Skip to main content

Occurrence of Critical Limb Ischemia


Stephanie Sheridan, DNP, ANP-C, CNN-NP; Christopher LeSar, MD, FACS, Vascular Institute of Chattanooga

Abstract Number
AMP 2018-6

Purpose: Critical limb ischemia (CLI) is the final prognosis of peripheral arterial disease (PAD). The mortality rate for CLI patients from initial diagnosis can surge 20% at 6 months to twenty-fold at 5 years. PAD is a slow, progressive circulation disorder, which is the leading cause of death, worldwide. PAD affects over ten million Americans. PAD is a buildup of plaque in the arteries; the plaque can consist of fat, calcium, cholesterol, fibrous tissue, or other substances in the blood. The plaque causes the arteries to harden and narrow along with a reduced blood flow, which inhibits perfusion of the organs, tissue, and muscle. The narrowed arteries can cause a functional restriction of blood flow through the vessel, which can impede the velocity of the blood flowing to the body. The muscle becomes ischemic from the reduced oxygen supply. Risk Factors: There are multifactorial issues that place patients with PAD at a higher prevalence, such as smoking, diabetes mellitus, hypertension, history cardiovascular disease, chronic lung, and renal disease. Materials and Methods: History of Present Illness: N.F., a 45-year-old patient of Dr. Smith referred to Dr. Christopher LeSar for lower-extremity PAD. She had a previous left below-the-knee amputation (BKA). In July 2017, she was bitten on her ankle by an insect and developed cellulitis of the right foot. She was complaining of right calf claudication and rest pain with an unhealed lesion on the malleolus on the ankle. She has diabetes and blood sugar range 115 to 220. She also has hypertension; blood pressure was 138/70 on this visit. She has hyperlipidemia. She smoked for twelve years (1 pack a day) and she recently stopped approximately 3 weeks ago when the claudication would not subside. Physical Examination: N.F. is awake, alert, oriented, neurologically intact, in no acute distress, head is normocephalic. Abdomen is soft, round, obese, nontender. Bilateral radial pulses are +2. Grip strength is equal. Femoral and popliteal pulses unable to assess due to body hiatus. Dorsal pedal on the right is absent. Posterior tibial pulse on the right is absent. She had a 0.3 cm x 0.3 cm ulcer with red streaking with crusty ends and a trace of edema noted in her right ankle region. Right ankle and shin with warmth and redness. Left BKA. Results: An arterial duplex ultrasound and ankle-brachial index (ABI) of the affected limb was ordered. The ultrasound revealed monophasic flows with total occlusion of the superficial femoral artery (SFA) with a flat toe pressure and ABI 0.32. Arteriogram of the right lower extremity per Dr. LeSar and wound care was initiated by Vascular Institute of Chattanooga Wound Center, and she made a full recovery. Conclusions: Treatment for CLI is not an easy choice; the treatment depends on the patient’s age, comorbidities, severity of limb ischemia, and vascular anatomy. The plan of care for these PAD patients is to continue improving outcomes by increasing community awareness; initiating better-quality wound care, and improved medical therapy to prevent the PAD from progressing to CLI.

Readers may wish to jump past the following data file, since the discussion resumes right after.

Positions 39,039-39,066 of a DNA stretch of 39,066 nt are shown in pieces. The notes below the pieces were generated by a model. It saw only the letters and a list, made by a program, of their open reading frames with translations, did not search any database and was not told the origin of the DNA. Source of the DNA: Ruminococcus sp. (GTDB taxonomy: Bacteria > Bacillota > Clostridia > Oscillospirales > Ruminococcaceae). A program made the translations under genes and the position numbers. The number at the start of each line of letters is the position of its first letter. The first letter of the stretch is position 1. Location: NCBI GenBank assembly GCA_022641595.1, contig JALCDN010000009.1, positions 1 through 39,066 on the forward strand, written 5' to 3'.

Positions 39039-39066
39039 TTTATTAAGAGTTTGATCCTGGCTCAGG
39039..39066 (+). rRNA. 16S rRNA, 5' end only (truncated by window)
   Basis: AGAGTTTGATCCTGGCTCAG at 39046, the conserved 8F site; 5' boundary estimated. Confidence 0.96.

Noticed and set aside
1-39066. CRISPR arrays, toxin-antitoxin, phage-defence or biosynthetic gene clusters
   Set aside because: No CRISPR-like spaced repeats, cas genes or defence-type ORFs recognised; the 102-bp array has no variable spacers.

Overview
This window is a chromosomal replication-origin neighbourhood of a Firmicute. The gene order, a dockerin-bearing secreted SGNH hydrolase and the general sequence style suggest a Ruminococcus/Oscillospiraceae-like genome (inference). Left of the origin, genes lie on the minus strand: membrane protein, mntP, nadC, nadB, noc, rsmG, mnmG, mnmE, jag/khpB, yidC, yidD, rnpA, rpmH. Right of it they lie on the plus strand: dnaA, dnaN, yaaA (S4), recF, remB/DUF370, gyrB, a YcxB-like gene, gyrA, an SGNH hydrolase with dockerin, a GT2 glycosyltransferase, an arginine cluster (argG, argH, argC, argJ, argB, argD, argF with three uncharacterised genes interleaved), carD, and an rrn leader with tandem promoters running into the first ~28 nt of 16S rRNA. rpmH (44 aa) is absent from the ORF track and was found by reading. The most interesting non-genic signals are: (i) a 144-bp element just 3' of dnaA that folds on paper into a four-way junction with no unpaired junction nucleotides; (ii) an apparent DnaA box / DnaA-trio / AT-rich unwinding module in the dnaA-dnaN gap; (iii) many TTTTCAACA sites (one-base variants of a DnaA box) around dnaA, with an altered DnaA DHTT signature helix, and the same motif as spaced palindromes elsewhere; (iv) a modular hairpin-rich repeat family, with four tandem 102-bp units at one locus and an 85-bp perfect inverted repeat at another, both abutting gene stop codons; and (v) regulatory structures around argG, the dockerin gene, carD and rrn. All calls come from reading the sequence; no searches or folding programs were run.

Back to Top